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ICLs are like implantable contact lenses that improve visual acuity, or eyesight, for people who have myopia, astigmatism, or both. (Learn More)
Although this is a rarely performed procedure, many adults with stable refractive errors can benefit from ICLs, especially if they are not good candidates for LASIK for certain reasons. (Learn More - Who Benefits Most From Visian ICLs?) Clinical studies have also shown this implantable lens option is a safe, effective procedure to improve vision. (Learn More)
The Visian ICL surgery is like LASIK or other refractive surgeries, although it is slightly more invasive, requires a few more steps in the weeks leading up to it, and takes about 10 minutes longer in the operating room. (Learn More) As with every surgery, there are some risks to Visian ICL surgery, and it costs a bit more than a procedure like LASIK.
Visian ICLs can be replaced if needed, and the surgery comes with the potential for few long-term side effects. (Learn More)
Visian Implantable Collamer Lenses (ICLs): An Alternative to LASIK
Visian Implantable Collamer Lenses (ICLs) are like permanent contact lenses. These miniscule devices improve vision for people with myopia, or nearsightedness. They are new synthetic lenses that can improve your vision enough, so you use glasses or contact lenses much less often, if at all.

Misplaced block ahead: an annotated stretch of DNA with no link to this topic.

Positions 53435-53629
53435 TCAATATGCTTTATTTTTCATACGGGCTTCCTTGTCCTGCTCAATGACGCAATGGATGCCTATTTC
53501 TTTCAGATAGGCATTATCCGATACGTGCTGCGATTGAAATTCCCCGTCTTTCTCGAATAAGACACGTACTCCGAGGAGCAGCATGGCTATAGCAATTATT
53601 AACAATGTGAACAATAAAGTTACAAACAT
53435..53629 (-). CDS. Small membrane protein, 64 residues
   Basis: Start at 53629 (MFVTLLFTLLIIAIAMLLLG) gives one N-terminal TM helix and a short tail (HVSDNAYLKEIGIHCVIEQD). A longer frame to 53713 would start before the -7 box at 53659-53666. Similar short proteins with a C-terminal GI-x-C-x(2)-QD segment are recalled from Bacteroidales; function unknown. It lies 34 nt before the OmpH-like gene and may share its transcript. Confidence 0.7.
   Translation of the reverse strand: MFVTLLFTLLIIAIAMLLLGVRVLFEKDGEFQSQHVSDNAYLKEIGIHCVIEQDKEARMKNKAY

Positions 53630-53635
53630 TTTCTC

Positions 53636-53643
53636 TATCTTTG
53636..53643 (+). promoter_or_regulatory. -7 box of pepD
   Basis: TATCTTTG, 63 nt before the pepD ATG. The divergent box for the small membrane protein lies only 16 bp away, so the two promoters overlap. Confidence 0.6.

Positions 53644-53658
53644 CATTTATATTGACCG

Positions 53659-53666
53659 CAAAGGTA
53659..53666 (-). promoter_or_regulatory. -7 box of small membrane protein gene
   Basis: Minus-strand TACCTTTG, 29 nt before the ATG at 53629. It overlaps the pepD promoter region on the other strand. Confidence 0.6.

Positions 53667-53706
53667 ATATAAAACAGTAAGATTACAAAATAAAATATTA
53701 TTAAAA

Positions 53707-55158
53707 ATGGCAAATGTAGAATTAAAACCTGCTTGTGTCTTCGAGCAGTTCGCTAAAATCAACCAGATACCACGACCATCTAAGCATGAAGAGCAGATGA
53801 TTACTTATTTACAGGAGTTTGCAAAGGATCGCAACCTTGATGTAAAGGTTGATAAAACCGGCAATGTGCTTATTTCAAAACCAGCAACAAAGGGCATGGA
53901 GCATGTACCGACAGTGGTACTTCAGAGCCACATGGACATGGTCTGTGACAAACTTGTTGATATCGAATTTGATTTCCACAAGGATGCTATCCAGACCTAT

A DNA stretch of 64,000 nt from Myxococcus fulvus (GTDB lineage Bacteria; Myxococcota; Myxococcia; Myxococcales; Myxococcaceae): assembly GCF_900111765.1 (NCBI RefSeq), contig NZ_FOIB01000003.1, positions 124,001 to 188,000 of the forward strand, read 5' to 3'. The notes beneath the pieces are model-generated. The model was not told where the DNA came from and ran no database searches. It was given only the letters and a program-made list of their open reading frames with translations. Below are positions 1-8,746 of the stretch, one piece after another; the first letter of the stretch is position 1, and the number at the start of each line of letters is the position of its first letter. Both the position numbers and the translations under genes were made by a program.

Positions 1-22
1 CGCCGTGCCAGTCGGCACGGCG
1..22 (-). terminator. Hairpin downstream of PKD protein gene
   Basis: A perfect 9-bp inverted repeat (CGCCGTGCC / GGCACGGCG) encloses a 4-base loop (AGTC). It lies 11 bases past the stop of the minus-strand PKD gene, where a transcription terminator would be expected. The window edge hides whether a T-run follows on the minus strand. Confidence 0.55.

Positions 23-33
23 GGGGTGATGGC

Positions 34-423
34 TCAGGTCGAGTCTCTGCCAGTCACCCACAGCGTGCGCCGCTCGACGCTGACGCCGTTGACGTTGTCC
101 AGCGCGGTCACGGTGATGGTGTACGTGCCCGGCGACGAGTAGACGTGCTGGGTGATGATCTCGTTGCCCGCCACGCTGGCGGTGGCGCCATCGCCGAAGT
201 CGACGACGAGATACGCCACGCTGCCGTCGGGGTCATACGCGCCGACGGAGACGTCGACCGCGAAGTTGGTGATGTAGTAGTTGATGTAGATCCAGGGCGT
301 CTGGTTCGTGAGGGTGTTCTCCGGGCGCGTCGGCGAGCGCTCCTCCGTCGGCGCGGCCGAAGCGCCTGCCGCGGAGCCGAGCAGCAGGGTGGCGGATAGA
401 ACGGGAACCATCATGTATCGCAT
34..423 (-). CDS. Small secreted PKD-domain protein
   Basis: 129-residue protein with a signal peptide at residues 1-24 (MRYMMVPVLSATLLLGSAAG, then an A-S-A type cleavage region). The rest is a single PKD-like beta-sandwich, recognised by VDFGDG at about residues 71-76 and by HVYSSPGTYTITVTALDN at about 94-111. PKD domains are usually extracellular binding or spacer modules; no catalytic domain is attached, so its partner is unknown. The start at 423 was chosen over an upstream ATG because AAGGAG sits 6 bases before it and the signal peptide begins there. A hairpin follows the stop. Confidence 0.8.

Myopia is the most common vision problem in the world, and its prevalence appears to be on the rise. A 2016 study using data from the American Academy of Ophthalmology (AAO) reported that 9.6 million adults in the United States alone are severely myopic. About 820,000 of those adults have a degenerative form of nearsightedness. The study also found that the percent of the population with myopia has risen — from 25 percent in 1970 to 40 percent of the population around 2000.
For centuries, humans have corrected their blurry vision with glasses. In the 20th century, contact lenses became inexpensive, easy to produce, and safe, when used with appropriate cleaning habits. Disposable soft contact lenses allowed more people to wear these devices, since they are more gas permeable.
Long-term myopia is associated with a higher risk of retinal damage and vision loss, so finding solutions to curing myopia are important if rates continue to rise. Laser in-situ keratomileusis (LASIK) has been one of the most popular solutions, but not everyone is a good candidate for that surgery. ICLs, especially those from Visian, present an alternative to removing corneal tissue from your eye.